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The Sound of Music at The Grand

24 July 2015
The Sound of Music at The Grand
There is a tangible buzz on press night at The Grand as we are met with the iconic backdrop of dusky Austrian mountains. As a classic in film and theatre alike, all are surely speculating the musical’s fidelity to the original, the quality of the cast and whether Maria Von Trapp will win over our ears and hearts.

The Sound of Music Article Cover

Maria’s habit is certainly a tough one to fill. In addition to the queen of doh-ray-me, Julie Andrews’ unforgettable peppy bob, Connie Fisher’s win on BBC1’s ‘How do You Solve a Problem Like Maria’ secured her the iconic role in 2006. Yet this 2015 rendition sees Danielle Hope move on from her own televised victory as sparkly eyed (and shoed) Dorothy in 2010’s ‘Over The Rainbow’ when she was just 18. Hope has obviously matured since we saw her debut, but her Maria is far from straight laced and matronly; she exudes such a natural warmth and goodness that it’s a wonder she isn’t surrounded by a phosphorescent glow. She masters the peaks of the titular song with ease, her voice is crystal clear and without need of excessive vibrato that often masks a weaker voice.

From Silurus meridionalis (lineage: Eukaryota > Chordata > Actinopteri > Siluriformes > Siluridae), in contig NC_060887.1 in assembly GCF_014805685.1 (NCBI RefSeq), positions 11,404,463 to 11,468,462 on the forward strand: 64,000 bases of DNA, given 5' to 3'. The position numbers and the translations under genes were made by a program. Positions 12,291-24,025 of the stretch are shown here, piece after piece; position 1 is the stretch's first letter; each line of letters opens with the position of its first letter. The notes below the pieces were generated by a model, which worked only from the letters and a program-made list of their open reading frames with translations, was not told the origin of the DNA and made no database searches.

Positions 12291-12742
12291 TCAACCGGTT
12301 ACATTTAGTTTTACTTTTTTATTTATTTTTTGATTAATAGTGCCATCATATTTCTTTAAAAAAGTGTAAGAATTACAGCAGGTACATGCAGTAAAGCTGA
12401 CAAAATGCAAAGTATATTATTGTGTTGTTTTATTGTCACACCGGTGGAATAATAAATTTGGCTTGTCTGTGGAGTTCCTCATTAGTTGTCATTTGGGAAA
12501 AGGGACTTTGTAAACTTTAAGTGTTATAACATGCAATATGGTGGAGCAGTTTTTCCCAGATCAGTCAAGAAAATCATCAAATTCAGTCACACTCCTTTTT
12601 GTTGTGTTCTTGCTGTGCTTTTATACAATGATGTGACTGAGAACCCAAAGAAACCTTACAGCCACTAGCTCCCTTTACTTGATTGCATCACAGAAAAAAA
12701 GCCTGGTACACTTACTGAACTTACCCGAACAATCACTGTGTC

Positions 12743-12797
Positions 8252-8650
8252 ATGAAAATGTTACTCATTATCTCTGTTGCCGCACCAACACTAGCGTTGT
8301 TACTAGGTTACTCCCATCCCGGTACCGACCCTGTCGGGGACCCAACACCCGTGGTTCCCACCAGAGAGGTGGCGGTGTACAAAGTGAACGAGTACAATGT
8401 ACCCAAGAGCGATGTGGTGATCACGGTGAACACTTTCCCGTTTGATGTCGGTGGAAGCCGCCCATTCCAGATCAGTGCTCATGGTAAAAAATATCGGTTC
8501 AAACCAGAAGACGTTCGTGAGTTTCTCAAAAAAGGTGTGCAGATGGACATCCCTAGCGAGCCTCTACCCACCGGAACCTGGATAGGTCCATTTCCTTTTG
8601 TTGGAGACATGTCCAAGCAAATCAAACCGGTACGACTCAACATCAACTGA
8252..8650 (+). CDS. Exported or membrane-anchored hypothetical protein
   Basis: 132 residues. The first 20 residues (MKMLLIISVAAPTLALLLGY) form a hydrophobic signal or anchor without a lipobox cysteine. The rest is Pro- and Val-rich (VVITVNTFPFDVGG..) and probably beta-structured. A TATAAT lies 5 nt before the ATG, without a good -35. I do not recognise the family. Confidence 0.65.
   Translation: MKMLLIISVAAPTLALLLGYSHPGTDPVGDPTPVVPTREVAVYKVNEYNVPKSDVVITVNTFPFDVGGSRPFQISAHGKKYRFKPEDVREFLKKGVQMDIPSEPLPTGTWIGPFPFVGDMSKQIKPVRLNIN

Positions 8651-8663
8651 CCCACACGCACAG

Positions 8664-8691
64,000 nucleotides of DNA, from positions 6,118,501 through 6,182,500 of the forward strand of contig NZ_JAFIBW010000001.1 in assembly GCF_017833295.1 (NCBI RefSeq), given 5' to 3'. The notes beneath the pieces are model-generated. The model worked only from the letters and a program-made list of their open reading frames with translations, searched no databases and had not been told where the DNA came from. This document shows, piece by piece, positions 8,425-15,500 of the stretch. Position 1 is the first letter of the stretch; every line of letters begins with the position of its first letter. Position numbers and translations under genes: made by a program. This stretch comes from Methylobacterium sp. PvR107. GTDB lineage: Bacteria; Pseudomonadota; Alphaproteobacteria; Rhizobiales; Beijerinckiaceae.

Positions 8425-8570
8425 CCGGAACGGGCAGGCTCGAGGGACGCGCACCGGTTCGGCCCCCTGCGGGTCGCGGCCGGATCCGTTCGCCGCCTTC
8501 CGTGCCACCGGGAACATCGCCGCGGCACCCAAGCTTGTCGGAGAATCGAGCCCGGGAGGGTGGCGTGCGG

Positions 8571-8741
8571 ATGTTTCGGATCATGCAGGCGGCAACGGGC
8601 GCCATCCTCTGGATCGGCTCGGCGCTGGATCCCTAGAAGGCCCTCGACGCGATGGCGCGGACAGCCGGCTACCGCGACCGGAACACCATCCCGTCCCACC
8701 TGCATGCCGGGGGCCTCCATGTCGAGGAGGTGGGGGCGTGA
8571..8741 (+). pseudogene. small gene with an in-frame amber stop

The musical is driven by nostalgia, both for the romanticism and danger of a Nazi riddled Austria (Steven Houghton’s soft rendition of Edelweiss sung in front of four swastika banners elicits much emotion) and for the original Sound of Music in all its Technicolour brilliance. Hats off to musical director David Steadman who takes nuances of a cinematic approach to music, which gently underpins the choreography of the stage in between the big obvious numbers.

The exquisite live orchestra heightens this feeling of a big-scale production, which is again echoed in the sumptuous staging, from the pillars and piously stained glass abbey to the ornate staircase where the infamous Von Trapp children marching occurs to Captain Von Trapp’s whistle. The seven children were the ultimate professionals, their sweet routines and harmonies executed perfectly while creating a believable sibling dynamic. Their blossoming relationship with Maria was perhaps the truer love story of the show, which was both exuberant and tender. A stand out vocal performance came from eldest Von Trapp Liesl played by Grace Chapman whose ’16 going on 17’ dance number with love interest Rolf (played by Luke George) is polished and fun.

I cannot conclude without an appropriate shout out to the nuns of Nonnburg Abbey whose celestial prayer songs are goose-pimple inducing, their virtue paired often with an impish wit best seen in their famous number ‘Maria’. Mother Abbess played by Jan Hartley exudes a matronly softness, with more than a touch of mischief that shapes her as the fairy godmother-like figure, guiding Maria with her rapturous rendition of ‘Climb Ev’ry Mountain’, no doubt leaving most with slightly damp eyes.

The level of professionalism throughout the show, from musical performances and orchestral accompaniment to set design and choreography, sets the bar incredibly high, making it an absolute must-see. The show, in its final leg of a 7 month long tour will be held for two weeks at The Grand until the 1st of August. Book Here!

Emma is a Freelance Writer for Leeds Living. She has a degree in English literature from the University of Leeds and specialises in writing cultural editorials.